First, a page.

In the uprisings of the Arab world, Alain Badiou discerns echoes of the European revolutions of 1848. In both cases, the object was to overthrow despotic regimes maintained by the great powers—regimes designed to impose the will of financial oligarchies. Both events occurred after what was commonly thought to be the end of a revolutionary epoch: in 1815, the final defeat of Napoleon; and in 1989, the fall of the Soviet Union. But the revolutions of 1848 proclaimed for a century and a half the return of revolutionary thought and action. Likewise, the uprisings underway today herald a worldwide resurgence in the liberating force of the masses—despite the attempts of the ‘international community’ to neutralize its power.
Badiou’s book salutes this reawakening of history, weaving examples from the Arab Spring and elsewhere into a global analysis of the return of emancipatory universalism.
In late January the philosopher Alain Badiou was in Athens, where he gave three talks. The theme of the first of these was Plato, the second was on Lacan, while the third – the text of which appears below – was the most ‘political’. Each of the three talks had a packed-out audience. For this third talk, indeed, even the amphitheatre of the Law School did not suffice to contain the great number of attendees, with many of the large crowd of young people present filling out the stairs and floor. It took place on 25 January, and was jointly organised by the psychoanalysis review Alithia, the municipal elections movement Open City, and the SYRIZA youth organisation ‘Left Union’. It was supported by the Nikos Poulantzas Institute.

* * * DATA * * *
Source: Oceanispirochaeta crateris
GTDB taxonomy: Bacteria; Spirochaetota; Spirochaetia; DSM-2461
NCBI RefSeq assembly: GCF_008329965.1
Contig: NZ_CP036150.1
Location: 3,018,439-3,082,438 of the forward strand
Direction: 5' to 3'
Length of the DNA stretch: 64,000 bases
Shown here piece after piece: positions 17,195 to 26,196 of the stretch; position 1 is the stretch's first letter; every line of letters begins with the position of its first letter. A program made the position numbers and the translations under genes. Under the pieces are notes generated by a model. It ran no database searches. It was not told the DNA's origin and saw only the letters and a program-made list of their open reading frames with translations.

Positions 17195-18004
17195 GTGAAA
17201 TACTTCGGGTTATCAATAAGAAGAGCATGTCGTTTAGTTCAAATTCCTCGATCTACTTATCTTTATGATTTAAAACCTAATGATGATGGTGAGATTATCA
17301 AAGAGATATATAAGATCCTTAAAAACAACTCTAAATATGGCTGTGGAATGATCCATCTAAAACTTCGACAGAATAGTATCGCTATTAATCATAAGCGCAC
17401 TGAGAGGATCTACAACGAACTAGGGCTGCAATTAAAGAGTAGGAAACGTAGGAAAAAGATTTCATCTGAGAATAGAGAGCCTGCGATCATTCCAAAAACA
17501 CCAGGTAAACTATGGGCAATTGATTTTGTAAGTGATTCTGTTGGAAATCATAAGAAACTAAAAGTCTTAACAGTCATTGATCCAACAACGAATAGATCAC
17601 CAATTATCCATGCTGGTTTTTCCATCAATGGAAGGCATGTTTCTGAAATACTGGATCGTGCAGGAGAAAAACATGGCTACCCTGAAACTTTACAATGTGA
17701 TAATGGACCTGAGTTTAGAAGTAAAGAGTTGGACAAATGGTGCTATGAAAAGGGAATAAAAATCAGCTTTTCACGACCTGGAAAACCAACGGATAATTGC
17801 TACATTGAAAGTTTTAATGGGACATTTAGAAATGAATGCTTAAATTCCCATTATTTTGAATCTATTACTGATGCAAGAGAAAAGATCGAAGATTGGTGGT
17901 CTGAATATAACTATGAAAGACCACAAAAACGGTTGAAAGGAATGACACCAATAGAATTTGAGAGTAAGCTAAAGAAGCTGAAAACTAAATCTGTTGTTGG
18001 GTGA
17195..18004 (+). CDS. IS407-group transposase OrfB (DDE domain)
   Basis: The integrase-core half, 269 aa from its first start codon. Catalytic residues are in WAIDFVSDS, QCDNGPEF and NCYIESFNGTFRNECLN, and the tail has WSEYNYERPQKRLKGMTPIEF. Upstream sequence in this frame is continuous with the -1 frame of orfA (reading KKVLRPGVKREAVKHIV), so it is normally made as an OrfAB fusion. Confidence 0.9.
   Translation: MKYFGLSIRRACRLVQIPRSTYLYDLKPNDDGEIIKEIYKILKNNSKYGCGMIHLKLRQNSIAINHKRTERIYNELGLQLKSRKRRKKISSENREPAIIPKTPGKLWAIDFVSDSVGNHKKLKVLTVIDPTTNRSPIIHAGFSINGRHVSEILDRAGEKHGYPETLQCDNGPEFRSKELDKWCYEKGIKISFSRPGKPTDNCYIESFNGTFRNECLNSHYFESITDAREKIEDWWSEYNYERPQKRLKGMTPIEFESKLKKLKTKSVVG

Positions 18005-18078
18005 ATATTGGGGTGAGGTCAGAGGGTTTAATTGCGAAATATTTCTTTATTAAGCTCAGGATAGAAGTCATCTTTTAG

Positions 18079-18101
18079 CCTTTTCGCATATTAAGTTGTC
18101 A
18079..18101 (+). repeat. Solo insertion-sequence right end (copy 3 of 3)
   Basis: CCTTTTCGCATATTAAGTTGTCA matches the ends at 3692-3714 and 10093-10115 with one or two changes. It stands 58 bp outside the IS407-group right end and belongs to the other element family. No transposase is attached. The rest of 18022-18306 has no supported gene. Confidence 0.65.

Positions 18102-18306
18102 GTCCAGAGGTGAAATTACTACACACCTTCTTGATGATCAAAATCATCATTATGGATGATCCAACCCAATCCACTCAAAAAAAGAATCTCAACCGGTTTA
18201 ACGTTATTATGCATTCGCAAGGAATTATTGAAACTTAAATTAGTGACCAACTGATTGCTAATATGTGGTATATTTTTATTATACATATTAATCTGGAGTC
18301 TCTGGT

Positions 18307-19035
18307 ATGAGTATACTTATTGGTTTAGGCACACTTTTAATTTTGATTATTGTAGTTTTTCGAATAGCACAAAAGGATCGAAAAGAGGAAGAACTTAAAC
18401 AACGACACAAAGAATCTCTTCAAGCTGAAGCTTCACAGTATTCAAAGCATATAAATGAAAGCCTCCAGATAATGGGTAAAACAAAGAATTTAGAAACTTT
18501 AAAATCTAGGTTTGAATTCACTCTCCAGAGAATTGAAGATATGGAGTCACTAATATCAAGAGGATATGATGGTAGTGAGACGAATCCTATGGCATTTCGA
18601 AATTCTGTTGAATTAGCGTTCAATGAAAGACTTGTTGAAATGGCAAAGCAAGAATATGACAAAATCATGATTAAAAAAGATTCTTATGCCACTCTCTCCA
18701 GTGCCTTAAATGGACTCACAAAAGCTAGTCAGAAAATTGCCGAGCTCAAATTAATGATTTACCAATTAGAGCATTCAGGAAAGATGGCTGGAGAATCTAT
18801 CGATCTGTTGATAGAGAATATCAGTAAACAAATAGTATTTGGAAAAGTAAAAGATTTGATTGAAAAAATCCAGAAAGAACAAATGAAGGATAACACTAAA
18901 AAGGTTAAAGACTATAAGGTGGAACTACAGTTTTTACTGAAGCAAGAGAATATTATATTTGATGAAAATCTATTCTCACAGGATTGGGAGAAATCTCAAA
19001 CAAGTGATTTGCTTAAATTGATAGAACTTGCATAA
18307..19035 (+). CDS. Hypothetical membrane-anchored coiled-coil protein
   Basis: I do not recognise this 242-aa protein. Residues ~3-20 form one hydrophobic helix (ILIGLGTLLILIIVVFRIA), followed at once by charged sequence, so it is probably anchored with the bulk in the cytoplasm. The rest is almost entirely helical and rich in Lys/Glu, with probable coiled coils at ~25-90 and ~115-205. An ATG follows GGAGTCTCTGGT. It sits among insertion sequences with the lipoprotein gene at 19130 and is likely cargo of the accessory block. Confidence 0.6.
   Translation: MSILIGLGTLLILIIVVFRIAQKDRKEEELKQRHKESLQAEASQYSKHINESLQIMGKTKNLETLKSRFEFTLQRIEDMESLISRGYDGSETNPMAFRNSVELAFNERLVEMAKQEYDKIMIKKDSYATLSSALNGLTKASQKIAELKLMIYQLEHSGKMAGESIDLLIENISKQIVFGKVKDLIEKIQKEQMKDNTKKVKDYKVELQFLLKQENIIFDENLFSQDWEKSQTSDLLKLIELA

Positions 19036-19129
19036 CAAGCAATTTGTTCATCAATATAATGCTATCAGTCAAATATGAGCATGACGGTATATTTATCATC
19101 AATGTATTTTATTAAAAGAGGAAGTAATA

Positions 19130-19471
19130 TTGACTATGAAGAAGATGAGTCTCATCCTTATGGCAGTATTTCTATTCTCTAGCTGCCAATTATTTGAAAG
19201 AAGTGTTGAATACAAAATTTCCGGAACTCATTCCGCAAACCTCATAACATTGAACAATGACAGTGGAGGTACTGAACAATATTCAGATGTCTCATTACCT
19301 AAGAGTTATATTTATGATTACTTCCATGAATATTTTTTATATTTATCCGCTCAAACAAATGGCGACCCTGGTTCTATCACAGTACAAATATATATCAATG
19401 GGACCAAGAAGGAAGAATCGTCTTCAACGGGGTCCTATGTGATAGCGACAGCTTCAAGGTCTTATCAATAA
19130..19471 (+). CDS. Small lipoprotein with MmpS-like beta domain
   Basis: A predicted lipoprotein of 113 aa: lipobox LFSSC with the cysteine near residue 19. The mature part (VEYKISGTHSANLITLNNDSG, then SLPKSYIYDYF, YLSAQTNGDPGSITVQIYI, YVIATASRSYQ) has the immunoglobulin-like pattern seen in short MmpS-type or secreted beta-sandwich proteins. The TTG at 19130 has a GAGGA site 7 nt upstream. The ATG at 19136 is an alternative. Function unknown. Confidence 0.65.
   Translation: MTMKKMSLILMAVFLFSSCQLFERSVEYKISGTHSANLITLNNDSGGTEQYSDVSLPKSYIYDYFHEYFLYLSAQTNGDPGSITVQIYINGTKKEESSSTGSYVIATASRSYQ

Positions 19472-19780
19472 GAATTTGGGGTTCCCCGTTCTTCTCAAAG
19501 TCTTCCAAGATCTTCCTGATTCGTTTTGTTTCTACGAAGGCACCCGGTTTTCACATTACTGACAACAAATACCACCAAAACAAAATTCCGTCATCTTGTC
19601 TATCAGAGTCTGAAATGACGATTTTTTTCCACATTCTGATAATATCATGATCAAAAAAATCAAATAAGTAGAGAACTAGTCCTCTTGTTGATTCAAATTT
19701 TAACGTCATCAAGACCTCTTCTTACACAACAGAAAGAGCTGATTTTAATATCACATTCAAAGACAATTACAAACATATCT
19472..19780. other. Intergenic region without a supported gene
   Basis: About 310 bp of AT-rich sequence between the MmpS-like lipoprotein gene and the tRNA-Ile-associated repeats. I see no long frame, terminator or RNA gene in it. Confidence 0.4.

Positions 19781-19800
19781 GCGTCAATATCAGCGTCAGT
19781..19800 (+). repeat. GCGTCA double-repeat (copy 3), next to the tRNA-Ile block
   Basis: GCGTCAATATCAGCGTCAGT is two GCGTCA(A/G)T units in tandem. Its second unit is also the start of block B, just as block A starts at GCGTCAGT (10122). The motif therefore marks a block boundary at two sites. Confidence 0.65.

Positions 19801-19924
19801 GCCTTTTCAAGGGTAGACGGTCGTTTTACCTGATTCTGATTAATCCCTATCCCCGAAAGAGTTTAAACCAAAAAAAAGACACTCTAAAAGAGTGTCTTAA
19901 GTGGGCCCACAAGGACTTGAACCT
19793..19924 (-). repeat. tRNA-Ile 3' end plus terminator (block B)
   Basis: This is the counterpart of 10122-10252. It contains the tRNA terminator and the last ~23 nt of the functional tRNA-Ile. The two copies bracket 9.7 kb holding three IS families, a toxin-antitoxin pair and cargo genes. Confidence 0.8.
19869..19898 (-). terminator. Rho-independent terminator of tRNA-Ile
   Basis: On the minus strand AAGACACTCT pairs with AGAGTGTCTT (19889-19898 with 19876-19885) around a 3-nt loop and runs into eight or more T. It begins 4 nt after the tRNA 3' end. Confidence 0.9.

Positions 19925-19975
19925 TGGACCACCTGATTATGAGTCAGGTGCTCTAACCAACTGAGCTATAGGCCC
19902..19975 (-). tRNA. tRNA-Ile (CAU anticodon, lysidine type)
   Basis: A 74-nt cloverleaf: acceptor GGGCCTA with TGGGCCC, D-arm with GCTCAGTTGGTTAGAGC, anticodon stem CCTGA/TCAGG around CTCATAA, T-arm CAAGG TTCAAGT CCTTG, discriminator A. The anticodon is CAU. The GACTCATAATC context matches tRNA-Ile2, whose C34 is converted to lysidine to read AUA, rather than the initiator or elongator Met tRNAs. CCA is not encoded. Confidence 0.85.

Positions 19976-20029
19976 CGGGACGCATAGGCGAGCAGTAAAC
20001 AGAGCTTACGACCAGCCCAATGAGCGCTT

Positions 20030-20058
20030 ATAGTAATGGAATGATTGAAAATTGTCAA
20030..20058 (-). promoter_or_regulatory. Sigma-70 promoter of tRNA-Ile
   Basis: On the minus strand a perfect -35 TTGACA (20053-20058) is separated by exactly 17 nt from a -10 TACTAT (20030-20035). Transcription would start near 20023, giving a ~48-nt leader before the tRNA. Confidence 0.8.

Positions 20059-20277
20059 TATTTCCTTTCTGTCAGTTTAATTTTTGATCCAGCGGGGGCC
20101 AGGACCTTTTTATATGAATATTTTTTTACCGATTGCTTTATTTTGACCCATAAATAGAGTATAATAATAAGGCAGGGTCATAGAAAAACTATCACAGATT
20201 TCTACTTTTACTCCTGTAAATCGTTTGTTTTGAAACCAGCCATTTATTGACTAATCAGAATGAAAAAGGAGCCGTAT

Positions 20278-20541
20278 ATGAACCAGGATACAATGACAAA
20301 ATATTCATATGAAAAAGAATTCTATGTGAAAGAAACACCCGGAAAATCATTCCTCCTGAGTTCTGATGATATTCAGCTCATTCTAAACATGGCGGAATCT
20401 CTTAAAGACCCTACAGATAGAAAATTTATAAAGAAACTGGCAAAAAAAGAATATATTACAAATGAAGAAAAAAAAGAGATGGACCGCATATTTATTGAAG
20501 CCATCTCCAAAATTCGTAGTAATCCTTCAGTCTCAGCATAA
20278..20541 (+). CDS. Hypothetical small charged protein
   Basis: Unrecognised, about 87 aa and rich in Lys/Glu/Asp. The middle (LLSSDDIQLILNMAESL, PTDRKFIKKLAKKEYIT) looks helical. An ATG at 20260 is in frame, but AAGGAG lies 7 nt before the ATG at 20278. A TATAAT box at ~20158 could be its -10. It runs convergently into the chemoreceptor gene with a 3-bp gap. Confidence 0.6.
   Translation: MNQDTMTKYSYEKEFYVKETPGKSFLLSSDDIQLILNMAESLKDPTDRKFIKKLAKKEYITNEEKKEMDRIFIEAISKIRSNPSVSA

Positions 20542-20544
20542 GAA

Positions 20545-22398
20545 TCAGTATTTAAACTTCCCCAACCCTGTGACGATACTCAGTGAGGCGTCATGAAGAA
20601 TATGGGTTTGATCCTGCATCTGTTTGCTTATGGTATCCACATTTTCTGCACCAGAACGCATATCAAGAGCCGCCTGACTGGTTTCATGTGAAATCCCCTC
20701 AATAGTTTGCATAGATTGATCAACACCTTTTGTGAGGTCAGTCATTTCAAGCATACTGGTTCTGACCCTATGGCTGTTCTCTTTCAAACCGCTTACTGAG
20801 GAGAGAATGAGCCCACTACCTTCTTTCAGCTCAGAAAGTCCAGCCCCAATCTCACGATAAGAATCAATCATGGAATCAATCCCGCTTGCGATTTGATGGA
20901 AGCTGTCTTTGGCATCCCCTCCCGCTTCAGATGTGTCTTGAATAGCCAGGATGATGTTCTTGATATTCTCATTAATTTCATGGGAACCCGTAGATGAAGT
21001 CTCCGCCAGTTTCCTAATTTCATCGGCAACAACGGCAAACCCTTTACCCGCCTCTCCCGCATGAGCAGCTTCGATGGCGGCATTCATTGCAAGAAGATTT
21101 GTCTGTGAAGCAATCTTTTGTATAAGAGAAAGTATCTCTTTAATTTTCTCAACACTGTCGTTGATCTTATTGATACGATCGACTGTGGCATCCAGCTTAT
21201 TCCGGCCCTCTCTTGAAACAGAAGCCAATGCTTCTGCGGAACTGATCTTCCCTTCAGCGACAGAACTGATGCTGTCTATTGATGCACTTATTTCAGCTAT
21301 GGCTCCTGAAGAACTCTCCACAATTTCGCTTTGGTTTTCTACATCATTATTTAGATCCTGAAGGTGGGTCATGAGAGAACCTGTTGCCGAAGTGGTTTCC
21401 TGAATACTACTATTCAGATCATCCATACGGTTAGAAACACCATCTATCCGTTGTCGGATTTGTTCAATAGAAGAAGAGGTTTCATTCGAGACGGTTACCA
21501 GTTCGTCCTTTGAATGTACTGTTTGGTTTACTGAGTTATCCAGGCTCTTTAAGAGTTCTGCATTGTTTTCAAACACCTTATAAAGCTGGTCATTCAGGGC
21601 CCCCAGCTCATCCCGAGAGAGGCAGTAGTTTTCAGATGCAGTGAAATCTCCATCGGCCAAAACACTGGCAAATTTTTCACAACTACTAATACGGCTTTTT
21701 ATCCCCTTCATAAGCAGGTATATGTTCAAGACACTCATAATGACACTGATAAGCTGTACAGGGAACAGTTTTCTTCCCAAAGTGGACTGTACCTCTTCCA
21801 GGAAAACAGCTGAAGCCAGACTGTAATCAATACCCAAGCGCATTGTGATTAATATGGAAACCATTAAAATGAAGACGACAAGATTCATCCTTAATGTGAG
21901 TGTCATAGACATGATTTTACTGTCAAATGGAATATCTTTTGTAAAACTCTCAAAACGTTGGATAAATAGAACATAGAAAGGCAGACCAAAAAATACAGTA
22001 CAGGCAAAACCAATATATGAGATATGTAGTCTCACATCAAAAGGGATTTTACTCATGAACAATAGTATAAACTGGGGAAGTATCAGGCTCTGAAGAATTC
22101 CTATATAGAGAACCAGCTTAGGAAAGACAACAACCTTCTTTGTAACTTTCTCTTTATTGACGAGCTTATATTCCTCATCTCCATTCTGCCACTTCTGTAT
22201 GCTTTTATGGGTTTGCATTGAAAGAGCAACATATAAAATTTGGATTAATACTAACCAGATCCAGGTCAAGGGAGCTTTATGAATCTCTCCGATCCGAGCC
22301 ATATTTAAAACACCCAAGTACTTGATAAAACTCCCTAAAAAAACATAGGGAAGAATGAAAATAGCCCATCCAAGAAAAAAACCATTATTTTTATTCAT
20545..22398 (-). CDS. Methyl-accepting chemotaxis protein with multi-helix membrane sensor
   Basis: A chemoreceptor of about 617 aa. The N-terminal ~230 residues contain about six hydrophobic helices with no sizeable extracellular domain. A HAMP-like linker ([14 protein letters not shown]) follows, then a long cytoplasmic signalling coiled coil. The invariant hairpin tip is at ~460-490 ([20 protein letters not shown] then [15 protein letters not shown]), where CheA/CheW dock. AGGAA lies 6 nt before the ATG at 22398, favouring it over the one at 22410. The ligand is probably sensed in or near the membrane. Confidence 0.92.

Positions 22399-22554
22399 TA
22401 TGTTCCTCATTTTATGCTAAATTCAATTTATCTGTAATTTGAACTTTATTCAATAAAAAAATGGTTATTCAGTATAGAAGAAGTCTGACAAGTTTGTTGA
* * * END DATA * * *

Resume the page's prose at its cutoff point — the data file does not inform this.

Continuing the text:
The principle that there is a single world does not contradict the infinite play of identities and differences
I would like to thank, and to salute, all our Greek friends, and beyond that all those who are today struggling against the terrible situation inflicted on the Greek people by the financial oligarchy that today holds power in Europe, in service of globalised capitalism.
Alain Badiou: From ‘Spring’ to Revolutions
Invited to speak by the Institut du monde arabe, the philosopher Alain Badiou developed a lively and accessible exposition of his reasoning on the ‘promise’ of the ‘uprisings’ in the Arab world, which have (still?) not turned into revolutions.
How ought we interpret the events that have played out in many Arab countries over the last couple of years? Popular uprisings, the overthrow of autocratic régimes, unsteady electoral processes, the return of Islamism to the political arena, and unexpected coups d’état, have posed the whole world questions as to the meaning of these movements and their likely outcome. Can we term them ‘revolutions’? Do they open the way to a new politics, or, on the contrary, are they a vehicle for old schemas?
What is that this is the issue of utmost urgency? What is this subject matter which requires not the suggestion nor participation of an impetuous alternative, but the brake pedal to the metal by the foot of a most sincere contemplation? As Zizek stressed, it is projecting the tomorrow of global capitalism that governs our today. The cause of systemic substitution lies in hostile relations which are unsolvable by old criteria.
While Zizek's fatal four threats – ecological catastrophe, the inappropriateness of the concept of private property in the discourse of intellectual property, the socio-ethical implications of contemporary scientific development, and newly generated apartheids and slums – to the sustainability of global capitalism, "the commons" meets the eyes of insight: the ecosystem as a common human habitat, knowledge as a common, scientific aspects as a common, and humanity as a common. A global resistance to prevent the privatization of these commons is in action, with the proliferation of a trans-strata collective comprehension that disregard means dispossession in the plot of this dramatic demonstration.